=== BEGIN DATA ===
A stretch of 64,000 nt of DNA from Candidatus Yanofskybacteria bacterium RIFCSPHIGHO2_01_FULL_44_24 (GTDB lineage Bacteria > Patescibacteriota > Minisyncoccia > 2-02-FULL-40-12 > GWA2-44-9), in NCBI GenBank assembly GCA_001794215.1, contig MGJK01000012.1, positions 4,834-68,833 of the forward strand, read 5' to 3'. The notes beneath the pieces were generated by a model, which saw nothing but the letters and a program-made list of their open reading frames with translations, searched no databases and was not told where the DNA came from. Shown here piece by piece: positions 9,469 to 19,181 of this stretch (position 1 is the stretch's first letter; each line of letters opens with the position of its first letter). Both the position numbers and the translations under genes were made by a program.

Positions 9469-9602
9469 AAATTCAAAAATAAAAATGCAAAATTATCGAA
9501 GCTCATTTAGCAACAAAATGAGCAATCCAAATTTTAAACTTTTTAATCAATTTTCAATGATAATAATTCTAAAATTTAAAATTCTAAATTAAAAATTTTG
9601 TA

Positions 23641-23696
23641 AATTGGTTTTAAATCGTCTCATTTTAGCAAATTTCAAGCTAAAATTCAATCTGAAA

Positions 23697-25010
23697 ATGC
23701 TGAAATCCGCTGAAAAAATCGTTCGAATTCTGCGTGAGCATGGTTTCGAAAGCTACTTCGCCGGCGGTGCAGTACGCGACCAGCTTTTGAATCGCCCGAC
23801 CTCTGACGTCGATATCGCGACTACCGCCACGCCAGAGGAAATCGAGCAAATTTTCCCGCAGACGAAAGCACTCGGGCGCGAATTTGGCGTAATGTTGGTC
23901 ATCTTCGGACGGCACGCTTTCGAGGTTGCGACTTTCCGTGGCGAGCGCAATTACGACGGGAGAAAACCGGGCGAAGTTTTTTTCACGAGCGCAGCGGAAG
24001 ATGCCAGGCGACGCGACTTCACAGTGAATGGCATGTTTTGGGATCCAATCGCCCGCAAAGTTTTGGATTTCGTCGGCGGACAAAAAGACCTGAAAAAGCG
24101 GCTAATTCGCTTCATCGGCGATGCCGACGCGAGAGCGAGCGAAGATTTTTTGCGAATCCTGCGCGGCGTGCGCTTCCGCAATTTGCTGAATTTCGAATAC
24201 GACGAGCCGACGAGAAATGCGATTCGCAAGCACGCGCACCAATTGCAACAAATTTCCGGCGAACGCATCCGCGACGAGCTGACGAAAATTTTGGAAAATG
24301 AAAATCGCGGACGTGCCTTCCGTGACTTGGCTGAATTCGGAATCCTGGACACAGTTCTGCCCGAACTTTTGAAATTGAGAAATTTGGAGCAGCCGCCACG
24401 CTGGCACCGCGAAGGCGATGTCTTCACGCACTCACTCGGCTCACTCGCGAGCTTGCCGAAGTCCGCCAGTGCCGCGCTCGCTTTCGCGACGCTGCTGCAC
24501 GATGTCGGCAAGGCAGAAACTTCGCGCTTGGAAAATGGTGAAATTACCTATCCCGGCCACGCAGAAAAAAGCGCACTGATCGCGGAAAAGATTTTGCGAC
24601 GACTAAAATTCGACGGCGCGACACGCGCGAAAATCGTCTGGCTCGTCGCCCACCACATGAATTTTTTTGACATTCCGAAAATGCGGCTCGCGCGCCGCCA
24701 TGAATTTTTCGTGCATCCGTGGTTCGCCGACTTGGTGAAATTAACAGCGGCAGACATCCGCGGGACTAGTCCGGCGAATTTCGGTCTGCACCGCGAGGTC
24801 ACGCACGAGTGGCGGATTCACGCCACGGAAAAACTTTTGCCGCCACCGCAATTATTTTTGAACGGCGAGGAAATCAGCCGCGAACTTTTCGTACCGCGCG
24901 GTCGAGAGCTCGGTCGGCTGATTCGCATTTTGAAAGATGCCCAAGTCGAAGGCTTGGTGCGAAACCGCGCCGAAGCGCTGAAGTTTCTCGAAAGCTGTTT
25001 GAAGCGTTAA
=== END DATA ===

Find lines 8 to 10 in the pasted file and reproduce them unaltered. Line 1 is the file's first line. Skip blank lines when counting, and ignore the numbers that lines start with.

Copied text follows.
Positions 23697-25010
23697 ATGC
23701 TGAAATCCGCTGAAAAAATCGTTCGAATTCTGCGTGAGCATGGTTTCGAAAGCTACTTCGCCGGCGGTGCAGTACGCGACCAGCTTTTGAATCGCCCGAC